A low floor and a high ceiling

There are two characteristics that I really admire in people. Firstly, some people just have this amazing capacity to endure in tough circumstances. They can be taken anywhere or put through anything and they don’t crack. They take it in their stride, get on with life and make it happen. I really admire this kind of never-say-die perseverance through stress and suffering. I call it ‘having a low floor’ in their capacity. Things can get really low, and yet they can still handle it and maintain a good attitude. Secondly, you get people who have what I call ‘a high ceiling’. These are the people with a flair for life. They are dissatisfied with living on the level of day-to-day survival – they want to prosper. These people bring excess and creativity into a situation, always striving for the best possible experience – to master the art of living well. If you think about it, which one is more like you?

Often a weakness or blind spot comes with these strengths. Those who suffer well also tend to suffer needlessly, or they have no desire to put effort into ‘unnecessary extras’. To them, life should be lived humbly – those practicing the ‘art of living’ are met with the suspicion of superficiality or arrogance. These low-floor people also have a low ceiling – a war-time mentality. Conversely, the high floor in many high-ceiling types would render them quite useless in a war. Their happiness and functioning are often very fragile, being based on external things. To them, life must be lived for the pleasure of it – and those who do not seek this passionately are met with the suspicion of cultural bankruptcy. Interestingly, I have met many people with either a low floor or a high ceiling, but not too many with both. Christians, too, seem to relate more to either the high ceilings of Abraham and Solomon or the low floors of Job and John the Baptist! My conviction, however, is that God aims to stretch our personal capacity in both directions. In Jesus, the King and the Suffering Servant, our inheritance is both a high ceiling and a low floor. We can live out both His glory and his humility.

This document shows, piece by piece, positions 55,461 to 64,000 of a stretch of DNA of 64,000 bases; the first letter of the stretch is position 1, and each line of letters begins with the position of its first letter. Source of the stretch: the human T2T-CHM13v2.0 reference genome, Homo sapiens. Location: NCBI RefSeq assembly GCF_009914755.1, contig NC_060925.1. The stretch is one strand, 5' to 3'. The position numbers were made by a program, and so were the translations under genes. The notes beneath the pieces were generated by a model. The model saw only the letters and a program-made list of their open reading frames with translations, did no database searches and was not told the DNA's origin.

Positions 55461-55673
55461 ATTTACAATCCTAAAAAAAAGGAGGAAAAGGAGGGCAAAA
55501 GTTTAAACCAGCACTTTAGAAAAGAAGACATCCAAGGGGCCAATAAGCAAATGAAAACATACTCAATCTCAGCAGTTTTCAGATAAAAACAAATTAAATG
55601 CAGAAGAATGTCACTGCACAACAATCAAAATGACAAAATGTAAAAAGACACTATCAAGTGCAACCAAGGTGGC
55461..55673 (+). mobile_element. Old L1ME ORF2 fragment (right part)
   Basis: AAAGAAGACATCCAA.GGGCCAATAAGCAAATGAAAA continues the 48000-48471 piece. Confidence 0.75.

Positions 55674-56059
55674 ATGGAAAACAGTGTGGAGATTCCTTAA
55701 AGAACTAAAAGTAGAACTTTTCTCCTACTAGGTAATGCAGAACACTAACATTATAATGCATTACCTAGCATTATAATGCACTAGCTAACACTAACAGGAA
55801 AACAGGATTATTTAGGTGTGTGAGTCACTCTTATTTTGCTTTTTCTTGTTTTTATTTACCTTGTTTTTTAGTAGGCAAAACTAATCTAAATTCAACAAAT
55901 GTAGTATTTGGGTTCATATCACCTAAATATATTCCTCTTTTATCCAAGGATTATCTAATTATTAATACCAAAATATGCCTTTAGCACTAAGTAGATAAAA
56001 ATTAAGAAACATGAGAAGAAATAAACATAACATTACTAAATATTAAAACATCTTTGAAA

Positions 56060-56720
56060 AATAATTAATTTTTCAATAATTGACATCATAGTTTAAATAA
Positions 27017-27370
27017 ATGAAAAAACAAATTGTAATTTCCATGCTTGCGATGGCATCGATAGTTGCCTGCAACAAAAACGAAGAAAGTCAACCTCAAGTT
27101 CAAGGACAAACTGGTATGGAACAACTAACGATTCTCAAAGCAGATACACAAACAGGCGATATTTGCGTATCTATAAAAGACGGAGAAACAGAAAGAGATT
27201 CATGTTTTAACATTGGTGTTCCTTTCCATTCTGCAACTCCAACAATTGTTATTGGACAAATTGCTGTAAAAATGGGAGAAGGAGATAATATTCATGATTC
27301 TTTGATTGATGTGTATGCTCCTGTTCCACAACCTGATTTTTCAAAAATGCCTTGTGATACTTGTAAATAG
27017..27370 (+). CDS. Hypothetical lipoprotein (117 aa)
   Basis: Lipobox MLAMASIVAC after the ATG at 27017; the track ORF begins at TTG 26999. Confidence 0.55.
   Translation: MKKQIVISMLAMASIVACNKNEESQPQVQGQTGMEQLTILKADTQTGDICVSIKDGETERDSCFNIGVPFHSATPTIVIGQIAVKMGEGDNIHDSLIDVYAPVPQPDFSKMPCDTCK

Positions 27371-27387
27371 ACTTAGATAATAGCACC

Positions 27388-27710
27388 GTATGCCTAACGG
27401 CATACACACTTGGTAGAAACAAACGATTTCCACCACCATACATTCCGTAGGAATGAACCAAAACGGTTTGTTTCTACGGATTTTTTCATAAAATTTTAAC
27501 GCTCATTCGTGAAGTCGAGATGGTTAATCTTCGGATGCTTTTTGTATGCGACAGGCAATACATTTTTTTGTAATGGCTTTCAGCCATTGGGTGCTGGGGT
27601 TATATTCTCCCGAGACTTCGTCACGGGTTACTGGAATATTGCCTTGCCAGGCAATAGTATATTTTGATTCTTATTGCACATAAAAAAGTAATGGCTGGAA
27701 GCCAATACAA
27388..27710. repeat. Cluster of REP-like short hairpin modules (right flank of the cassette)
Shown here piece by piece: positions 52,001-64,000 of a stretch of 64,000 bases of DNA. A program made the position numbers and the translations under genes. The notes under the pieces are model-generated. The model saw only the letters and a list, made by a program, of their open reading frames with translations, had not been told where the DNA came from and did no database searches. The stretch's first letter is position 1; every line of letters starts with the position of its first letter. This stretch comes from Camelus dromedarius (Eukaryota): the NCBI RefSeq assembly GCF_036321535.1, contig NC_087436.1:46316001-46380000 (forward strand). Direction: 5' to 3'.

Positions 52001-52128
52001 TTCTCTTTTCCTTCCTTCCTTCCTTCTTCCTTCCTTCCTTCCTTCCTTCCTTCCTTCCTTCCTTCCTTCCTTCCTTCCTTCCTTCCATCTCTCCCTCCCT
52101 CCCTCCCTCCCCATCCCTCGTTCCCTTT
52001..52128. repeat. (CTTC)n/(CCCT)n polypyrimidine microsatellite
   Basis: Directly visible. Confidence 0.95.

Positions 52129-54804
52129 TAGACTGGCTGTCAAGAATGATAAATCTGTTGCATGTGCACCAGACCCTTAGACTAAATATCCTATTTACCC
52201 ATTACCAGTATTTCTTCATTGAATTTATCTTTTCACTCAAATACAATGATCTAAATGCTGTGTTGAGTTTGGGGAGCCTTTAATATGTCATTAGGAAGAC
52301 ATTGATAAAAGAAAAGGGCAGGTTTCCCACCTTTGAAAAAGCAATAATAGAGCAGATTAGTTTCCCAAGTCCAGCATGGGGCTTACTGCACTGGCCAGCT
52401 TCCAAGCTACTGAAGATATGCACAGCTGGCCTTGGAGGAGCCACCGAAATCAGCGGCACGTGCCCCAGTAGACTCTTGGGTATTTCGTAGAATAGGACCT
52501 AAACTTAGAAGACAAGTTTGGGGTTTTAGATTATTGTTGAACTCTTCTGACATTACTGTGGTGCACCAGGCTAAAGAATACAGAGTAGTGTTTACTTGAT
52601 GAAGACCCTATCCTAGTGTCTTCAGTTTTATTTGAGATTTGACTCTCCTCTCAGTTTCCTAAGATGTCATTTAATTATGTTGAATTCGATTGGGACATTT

ceilingfloor2Let me illustrate this with a personal story…

Continue reading

A thought about discipleship: push and pull

My wife studies educational theory. One interesting fact I have been able to grasp from our conversations about it is that there are two basic views on how to educate people. These two views both involve the link between learning and development. The first view is that a person’s learning pulls their development along, while the other view claims that a persons development pushes their learning along. These two theories have complicated names and explanations so I just call them ‘pull’ and ‘push’ learning. Pull education is about teaching people something to help them grow, whereas push education is about waiting for people to grow before teaching them.

push and pull

Push and pull learning are quite fascinating when you think about the practical implications. Take the school system for example. Should the curriculum be designed to stretch students beyond their capacity so that they can learn faster than if they were not challenged? Or should it be tailored to their natural mental development? There is a lot of debate about how much we can shape the internal growth of children through external influences, and how much we can’t. I can relate to this push and pull dynamic in my personal development. There have been times when new desires, drives and capacities have developed spontaneously in me which have ‘pushed’ me into new explorations and learning that I wouldn’t have had a desire for before. But there have also been other experiences and exposures due to my environment which have inspired (pulled?) me towards growing in an area that I would have never have desired if left to myself.

All this makes me wonder: how does this apply to Christian growth and discipleship? Continue reading